Differential effects of antihypertensive agents in experimental and human atherosclerosis.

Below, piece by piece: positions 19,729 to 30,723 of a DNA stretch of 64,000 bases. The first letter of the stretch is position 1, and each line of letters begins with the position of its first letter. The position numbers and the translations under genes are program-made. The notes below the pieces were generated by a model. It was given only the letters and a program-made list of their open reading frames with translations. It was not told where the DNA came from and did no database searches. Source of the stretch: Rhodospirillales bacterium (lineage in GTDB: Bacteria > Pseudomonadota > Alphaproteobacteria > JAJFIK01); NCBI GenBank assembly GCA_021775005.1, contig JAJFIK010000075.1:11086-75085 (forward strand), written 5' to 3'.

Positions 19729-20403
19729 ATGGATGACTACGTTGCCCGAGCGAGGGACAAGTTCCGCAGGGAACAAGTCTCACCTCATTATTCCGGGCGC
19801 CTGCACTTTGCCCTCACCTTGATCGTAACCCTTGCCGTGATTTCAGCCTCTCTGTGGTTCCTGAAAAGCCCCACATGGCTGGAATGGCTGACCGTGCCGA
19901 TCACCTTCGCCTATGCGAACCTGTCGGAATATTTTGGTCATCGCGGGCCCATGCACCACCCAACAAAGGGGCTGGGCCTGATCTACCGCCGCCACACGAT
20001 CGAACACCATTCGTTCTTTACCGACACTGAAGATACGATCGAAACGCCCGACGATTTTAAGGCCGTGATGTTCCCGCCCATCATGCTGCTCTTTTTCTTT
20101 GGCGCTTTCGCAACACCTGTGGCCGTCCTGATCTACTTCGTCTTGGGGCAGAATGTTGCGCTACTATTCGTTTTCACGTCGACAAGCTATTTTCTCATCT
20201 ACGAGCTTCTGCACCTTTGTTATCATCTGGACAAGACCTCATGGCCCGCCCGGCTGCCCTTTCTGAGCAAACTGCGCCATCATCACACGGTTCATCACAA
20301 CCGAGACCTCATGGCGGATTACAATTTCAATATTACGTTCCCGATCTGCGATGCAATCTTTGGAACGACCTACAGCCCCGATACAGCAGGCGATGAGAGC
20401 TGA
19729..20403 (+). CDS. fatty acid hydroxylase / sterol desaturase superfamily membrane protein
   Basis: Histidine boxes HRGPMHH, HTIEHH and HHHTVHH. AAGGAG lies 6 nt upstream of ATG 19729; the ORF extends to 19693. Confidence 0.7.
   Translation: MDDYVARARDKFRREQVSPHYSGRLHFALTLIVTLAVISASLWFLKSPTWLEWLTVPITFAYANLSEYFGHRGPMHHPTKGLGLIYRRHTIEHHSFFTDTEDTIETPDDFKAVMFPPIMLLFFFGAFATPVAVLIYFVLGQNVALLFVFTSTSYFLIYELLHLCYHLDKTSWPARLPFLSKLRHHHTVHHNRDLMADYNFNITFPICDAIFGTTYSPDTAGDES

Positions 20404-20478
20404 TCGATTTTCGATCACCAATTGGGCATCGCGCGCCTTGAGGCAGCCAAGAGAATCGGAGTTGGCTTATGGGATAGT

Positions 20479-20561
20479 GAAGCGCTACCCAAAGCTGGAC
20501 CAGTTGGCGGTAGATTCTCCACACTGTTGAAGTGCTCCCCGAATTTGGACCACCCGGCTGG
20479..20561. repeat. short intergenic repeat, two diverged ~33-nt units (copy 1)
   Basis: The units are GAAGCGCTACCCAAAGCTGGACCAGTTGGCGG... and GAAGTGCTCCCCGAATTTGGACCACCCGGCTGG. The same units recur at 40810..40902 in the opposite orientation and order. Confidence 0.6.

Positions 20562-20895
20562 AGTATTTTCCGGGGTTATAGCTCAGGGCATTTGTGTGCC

The association between hypertension and atherosclerosis is complex, incorporating endothelial dysfunction, abnormalities of insulin and lipid metabolism, altered vascular biology, and impaired arterial compliance. Results of experimental and human studies suggest that there is heterogeneity in the manifestations of disease and responses to therapy among different animal species, vascular territories, and individual patients. Antihypertensive therapy requires the careful selection of specific agents that reduce blood pressure and preferentially and positively modulate the synergistic interaction of the many facets of disease, with the goal of preventing or regressing atherosclerosis. Angiotensin-converting enzyme (ACE) inhibitors, calcium antagonists, and alpha-blockers appear to hold the greatest promise in this regard.
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